John’s gospel expressed with great clarity the interplay in Caiaphas of carrying out God’s will and blind self-seeking. While the Council members were perplexed as to what should be done in view of the danger posed by the movement surrounding Jesus, Caiaphas made the decisive intervention saying: “You do not understand that it is expedient for you that one man should die for the people, and that the whole nation should not perish” (Jn 11: 50). Author of John’s gospel points to this statement as a “prophetic utterance” that Caiaphas through the charism of his office as high priest, and not of his own accord.
The immediate consequence of Caiaphas’ statement was this: until that moment, the assembled Council had held back in fear from a death sentence, looking for other ways out of the crisis (admittedly without finding a solution). Only a theologically motivated declaration from the high priest could dispel their doubts and prepare them in principle for such a momentous decision.
On the surface, the content of Caiaphas’ prophecy is thoroughly pragmatic. It seems reasonable from his point of view: if the people can be saved through the death of one man and in no other way, then this individual’s death might seem the lesser evil and the politically correct path. But what on the surface and is intended to be merely pragmatic acquires an entirely new depth on the basis of its “prophetic” quality, which the author of John’s gospel points out in deliberation. The one man, Jesus, dies for the nation. The mystery of vicarious atonement shines forth because of its “prophetic” quality. It is this that constitutes the most profound content of Jesus’ mission.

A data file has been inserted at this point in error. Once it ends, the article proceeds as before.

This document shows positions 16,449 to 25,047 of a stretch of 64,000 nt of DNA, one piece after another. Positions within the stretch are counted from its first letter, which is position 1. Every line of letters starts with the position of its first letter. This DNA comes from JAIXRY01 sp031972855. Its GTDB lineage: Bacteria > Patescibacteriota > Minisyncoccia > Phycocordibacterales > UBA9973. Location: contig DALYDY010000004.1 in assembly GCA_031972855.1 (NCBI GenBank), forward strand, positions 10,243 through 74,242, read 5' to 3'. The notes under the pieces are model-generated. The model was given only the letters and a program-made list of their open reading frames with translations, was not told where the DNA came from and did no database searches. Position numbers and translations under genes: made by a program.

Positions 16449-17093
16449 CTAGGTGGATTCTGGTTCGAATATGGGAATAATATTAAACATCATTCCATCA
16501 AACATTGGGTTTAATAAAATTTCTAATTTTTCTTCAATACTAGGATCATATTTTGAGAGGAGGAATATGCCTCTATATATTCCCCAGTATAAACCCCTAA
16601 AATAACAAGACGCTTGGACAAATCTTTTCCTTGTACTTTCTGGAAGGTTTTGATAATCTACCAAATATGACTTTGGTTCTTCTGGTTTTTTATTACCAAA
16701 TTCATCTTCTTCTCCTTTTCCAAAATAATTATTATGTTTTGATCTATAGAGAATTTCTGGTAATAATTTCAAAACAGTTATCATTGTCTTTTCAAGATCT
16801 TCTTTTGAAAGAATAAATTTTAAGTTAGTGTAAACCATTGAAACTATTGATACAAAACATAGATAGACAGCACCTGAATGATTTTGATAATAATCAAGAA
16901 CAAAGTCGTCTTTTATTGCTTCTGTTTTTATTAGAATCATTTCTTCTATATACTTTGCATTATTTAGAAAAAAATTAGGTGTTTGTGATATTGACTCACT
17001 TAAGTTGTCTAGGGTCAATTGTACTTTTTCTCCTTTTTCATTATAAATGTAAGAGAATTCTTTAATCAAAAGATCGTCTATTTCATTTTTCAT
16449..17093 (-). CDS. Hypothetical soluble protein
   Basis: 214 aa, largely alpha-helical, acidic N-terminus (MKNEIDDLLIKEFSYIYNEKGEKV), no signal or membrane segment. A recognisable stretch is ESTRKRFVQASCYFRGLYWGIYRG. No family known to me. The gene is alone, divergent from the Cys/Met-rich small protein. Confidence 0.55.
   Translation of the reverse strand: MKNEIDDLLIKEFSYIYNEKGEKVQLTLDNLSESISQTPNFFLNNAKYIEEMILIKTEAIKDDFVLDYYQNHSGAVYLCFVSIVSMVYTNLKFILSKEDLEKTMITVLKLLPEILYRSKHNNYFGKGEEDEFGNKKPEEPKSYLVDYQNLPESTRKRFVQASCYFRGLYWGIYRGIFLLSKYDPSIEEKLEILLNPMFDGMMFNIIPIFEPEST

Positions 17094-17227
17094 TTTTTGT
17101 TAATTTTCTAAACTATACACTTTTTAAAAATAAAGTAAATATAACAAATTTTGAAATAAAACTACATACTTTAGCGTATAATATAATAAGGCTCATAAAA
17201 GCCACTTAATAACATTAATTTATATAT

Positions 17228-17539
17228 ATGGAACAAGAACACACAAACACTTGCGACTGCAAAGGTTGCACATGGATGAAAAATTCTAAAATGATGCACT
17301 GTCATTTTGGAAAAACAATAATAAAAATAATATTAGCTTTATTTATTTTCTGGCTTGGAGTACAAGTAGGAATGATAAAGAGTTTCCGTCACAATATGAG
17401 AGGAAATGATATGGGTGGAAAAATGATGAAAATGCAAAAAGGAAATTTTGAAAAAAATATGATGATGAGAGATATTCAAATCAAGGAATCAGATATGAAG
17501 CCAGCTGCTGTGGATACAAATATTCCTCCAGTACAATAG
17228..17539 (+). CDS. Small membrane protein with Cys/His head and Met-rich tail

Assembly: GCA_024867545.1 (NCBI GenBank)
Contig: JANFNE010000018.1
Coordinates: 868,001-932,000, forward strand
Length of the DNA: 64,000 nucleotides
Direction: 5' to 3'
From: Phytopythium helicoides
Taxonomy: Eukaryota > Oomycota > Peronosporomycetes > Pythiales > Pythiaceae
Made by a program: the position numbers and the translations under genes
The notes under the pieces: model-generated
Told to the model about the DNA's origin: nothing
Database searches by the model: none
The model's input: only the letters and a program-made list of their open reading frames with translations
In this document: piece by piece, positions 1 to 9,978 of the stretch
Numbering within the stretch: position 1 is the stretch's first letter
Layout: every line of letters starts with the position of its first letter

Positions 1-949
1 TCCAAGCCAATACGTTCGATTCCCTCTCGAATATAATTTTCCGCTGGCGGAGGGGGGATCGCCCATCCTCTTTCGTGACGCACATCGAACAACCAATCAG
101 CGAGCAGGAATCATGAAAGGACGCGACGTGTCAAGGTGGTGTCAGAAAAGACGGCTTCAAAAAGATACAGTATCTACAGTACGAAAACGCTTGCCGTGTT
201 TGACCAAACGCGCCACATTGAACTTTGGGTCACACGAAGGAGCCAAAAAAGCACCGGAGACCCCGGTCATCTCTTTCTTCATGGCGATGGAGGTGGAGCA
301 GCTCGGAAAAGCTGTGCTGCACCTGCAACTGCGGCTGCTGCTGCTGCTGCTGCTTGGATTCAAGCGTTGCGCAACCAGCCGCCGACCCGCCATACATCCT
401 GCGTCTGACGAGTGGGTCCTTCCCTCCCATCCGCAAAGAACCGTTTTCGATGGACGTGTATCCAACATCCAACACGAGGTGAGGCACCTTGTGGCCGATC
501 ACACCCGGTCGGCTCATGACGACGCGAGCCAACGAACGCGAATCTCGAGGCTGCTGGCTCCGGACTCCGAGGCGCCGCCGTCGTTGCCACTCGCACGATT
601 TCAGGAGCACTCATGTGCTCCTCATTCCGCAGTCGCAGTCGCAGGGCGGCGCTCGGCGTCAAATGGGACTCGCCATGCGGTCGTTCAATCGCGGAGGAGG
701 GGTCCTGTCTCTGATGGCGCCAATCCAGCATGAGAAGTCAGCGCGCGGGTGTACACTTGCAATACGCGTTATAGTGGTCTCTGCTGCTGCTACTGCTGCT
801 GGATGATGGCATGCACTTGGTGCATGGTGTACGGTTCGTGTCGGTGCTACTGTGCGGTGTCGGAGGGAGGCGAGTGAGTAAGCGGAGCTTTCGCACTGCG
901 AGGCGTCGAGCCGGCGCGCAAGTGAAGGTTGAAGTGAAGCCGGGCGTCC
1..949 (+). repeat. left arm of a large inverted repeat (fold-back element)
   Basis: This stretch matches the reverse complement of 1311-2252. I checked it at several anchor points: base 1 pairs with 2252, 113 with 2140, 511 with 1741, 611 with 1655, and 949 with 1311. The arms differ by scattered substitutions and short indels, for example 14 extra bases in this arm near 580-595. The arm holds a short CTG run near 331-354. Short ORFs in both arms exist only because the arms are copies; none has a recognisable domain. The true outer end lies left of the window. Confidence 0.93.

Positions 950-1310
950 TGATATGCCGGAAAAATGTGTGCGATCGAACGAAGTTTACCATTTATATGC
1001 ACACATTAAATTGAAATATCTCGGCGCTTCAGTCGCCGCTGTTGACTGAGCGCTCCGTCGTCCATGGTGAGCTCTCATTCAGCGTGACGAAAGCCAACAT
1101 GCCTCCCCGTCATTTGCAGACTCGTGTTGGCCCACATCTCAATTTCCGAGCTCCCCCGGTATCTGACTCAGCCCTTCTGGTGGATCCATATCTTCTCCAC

After this pronouncement of Caiaphas, which was tantamount to a death sentence, the author of John’s gospel added a further comment from the perspective of the disciples’ faith. First he makes it clear that the reference to dying for the people was a prophetic utterance. Then he goes on to say that Jesus would die, “not for the nation only, but to gather into one the children of God who are scattered abroad” (Jn 11: 52). On first sight this seems a thoroughly Jewish manner of seeing events. It expresses the hope that in the messianic age, the Israelites scattered around the world would be gathered together in their own land.
On the lips of the evangelist this saying takes a new meaning. The gathering is oriented no longer toward a specific geographical territory, but toward the growth into unity of the children of God. The gathering is directed toward the unity of all believers. Thus it points ahead to the community of the Church and even beyond, toward definitive eschatological unity.